Abstract:
We consider three (2-)categories and their (anti-)equivalence. They are the category of small abelian categories and exact functors, the category of definable additive categories and interpretation functors, the category of locally coherent abelian categories and coherent morphisms. These categories link algebra, model theory and "geometry".

Abstract:
We embed the category of Moore spectra as a full subcategory of an abelian category, and make some remarks about abelian embeddings of various other categories of spectra.

Abstract:
This is a survey paper, based on lectures given at the Workshop on "Structured ring spectra and their applications" which took place January 21-25, 2002, at the University of Glasgow. The term `Morita theory' is usually used for results concerning equivalences of various kinds of module categories. We focus on the covariant form of Morita theory, so the basic question is: When do two `rings' have `equivalent' module categories ? We discuss this question in different contexts and illustrate it by examples: (Classical) When are the module categories of two rings equivalent as categories ? (Derived) When are the derived categories of two rings equivalent as triangulated categories ? (Homotopical) When are the module categories of two ring spectra Quillen equivalent as model categories ? There is always a related question, which is in a sense more general: What characterizes the category of modules over a `ring' ? The answer is, mutatis mutandis, always the same: modules over a `ring' are characterized by the existence of a `small generator', which plays the role of the free module of rank one. The precise meaning of `small generator' depends on the context, be it an abelian category, a derived category or a stable model category.

Abstract:
Recently Dupont proved that the categories of discrete and codiscrete (or connected) objects in an abelian 2-category are equivalent abelian categories. He posses also a question whether any abelian category comes in this way. We will give a rather trivial solution of this problem in the case when a given abelian category has enough projective or injective objects.

Abstract:
Expansions of abelian categories are introduced. These are certain functors between abelian categories and provide a tool for induction/reduction arguments. Expansions arise naturally in the study of coherent sheaves on weighted projective lines; this is illustrated by various applications.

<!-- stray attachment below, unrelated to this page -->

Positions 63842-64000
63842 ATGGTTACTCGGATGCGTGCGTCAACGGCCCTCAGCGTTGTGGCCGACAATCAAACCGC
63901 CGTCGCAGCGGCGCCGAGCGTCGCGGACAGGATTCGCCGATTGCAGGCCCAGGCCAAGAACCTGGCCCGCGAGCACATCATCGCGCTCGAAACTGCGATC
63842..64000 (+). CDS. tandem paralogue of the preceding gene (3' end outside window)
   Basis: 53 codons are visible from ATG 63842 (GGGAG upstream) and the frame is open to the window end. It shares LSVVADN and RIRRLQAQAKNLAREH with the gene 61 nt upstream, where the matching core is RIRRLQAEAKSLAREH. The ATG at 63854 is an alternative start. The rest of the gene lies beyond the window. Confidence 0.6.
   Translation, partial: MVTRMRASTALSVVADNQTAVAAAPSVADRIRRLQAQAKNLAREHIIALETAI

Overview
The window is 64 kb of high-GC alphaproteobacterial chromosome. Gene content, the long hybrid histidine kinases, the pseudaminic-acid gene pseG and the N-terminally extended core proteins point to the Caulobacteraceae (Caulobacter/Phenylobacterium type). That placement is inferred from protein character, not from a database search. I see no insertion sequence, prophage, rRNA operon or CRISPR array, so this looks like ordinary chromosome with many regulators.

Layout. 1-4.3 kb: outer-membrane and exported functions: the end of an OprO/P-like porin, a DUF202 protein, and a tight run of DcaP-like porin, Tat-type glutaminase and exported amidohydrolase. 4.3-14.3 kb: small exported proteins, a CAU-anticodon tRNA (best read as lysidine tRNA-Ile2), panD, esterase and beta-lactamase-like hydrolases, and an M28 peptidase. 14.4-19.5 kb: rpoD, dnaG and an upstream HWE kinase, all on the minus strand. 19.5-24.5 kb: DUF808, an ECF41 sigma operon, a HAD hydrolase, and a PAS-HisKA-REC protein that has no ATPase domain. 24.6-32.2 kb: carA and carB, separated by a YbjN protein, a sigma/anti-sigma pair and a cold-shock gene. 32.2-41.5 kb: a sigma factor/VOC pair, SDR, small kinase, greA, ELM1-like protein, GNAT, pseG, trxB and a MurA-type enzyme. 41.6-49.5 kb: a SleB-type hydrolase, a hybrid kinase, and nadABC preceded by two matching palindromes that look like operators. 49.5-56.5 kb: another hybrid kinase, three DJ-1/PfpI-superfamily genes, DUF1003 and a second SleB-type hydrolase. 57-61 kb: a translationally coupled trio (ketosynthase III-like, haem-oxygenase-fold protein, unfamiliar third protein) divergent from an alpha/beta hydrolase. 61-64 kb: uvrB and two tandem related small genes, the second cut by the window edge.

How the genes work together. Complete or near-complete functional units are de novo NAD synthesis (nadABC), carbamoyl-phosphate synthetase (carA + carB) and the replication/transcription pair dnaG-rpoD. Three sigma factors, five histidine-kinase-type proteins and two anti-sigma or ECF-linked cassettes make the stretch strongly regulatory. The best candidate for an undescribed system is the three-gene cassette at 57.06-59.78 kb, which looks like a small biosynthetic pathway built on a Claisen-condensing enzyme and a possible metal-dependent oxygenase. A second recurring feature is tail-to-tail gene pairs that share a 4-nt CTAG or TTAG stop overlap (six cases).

Abstract:
We show that if A is an abelian category satisfying certain mild conditions, then one can introduce the concept of a moduli space of (semi)stable objects which has the structure of a projective algebraic variety. This idea is applied to several important abelian categories in representation theory, like highest weight categories.

Abstract:
The goal of this thesis is to define a 2-dimensional version of abelian categories, where symmetric 2-groups play the role that abelian groups played in 1-dimensional algebra. Abelian and 2-abelian groupoid enriched categories are defined and it is proved that homology can be developed in them, including the existence of a long exact sequence of homology corresponding to an extension of chain complexes. This generalises known results for symmetric 2-groups. The examples include, in addition to symmetric 2-groups, the 2-modules on a 2-ring, which form a 2-abelian groupoid enriched category. Moreover, internal groupoids, functors and natural transformations in an abelian category C (in particular, Baez-Crans 2-vector spaces) form a 2-abelian groupoid enriched category if and only if the axiom of choice holds in C.

Abstract:
In this paper we develop the basic infinitesimal deformation theory of abelian categories. This theory yields a natural generalization of the well-known deformation theory of algebras developed by Gerstenhaber. As part of our deformation theory we define a notion of flatness for abelian categories. We show that various basic properties are preserved under flat deformations and we construct several equivalences between deformation problems.